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Richmond City Council Divvies Up $19M Budget Surplus

Richmond City Council chambers.
FILE PHOTO: Richmond City Council chambers. (Roberto Roldan/VPM)

Richmond City Council agreed Tuesday afternoon to use an estimated $19 million budget surplus to fund employee retirement benefits, an equity study and a pandemic reserve fund. 

Mayor Levar Stoney’s administration proposed, and City Council agreed, to take $5 million off the top for city employee retirement benefits. At an October 12 meeting, Finance Director John Wack told City Council that retirement benefits have been underfunded each year since 2015. By council policy, 90% of the remaining $14 million automatically goes to the city’s rainy day and capital maintenance funds. That left approximately $1.4 million for City Council to allocate. 

Ultimately, they decided to appropriate up to $110,000 for an equity study, $500,000 for potential coronavirus relief and nearly $800,000 in additional employee benefits funding. City Council rejected Stoney’s proposal to spend $500,000 on various health equity programs, including gun violence prevention and a mental health support pilot program.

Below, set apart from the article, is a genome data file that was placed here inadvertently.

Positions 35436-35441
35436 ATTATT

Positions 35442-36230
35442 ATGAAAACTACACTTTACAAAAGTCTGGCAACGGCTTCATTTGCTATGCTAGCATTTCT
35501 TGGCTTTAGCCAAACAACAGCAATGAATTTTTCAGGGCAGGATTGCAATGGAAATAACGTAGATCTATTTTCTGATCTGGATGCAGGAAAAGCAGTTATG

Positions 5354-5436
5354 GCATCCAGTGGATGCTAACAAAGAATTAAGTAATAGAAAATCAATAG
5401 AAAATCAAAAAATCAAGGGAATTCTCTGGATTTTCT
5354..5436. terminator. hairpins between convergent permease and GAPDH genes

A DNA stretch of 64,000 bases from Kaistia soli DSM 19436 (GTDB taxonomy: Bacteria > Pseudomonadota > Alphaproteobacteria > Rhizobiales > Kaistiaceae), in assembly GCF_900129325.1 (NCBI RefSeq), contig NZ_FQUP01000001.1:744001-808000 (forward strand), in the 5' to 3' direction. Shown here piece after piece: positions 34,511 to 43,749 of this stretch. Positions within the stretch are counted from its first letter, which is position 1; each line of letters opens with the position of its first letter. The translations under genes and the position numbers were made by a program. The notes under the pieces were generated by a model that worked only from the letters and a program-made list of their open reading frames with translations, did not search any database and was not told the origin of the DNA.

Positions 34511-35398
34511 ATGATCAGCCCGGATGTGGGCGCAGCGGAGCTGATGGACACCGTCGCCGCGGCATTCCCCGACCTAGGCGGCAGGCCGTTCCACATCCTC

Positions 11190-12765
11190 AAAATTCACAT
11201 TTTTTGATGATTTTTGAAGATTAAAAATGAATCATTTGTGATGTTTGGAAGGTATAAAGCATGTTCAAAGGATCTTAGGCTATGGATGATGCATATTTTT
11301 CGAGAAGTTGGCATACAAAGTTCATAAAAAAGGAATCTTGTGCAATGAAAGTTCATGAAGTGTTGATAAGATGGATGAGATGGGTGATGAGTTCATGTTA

At a press conference last month, Stoney said the programs he proposed would move the city beyond just reacting to the health disparities faced by communities of color. 

“In Richmond, the pandemic has hurt us all,” he said. “But some, due to systemic oppression, racism, have borne the brunt, namely our Black, Latino, immigrant and LGBTQ+ Richmonders.” 

Some City Council members, however, expressed concerns about providing one-time funding for these programs without a long-term plan for sustaining them. The programs would have been run out of the Richmond City Health District. 

Richmond began the pandemic believing it may need to draw more than $6 million from its rainy day savings to offset decreased tax revenue. That changed in August, when Stoney administration officials began projecting a surplus of over $4.7 million. That surplus steadily increased to the now estimated $19 million. 

Stoney has attributed the surplus, in part, to hiring and spending freezes and conservative revenue projections.

“This projected surplus was made possible by channeling fiscal responsibility, by neither over-correcting nor under-reacting,” Stoney said at a press conference in August.

A final accounting of the FY2020 budget, which ran from July 1, 2019 through June 30, 2020, is expected to be completed next month. 


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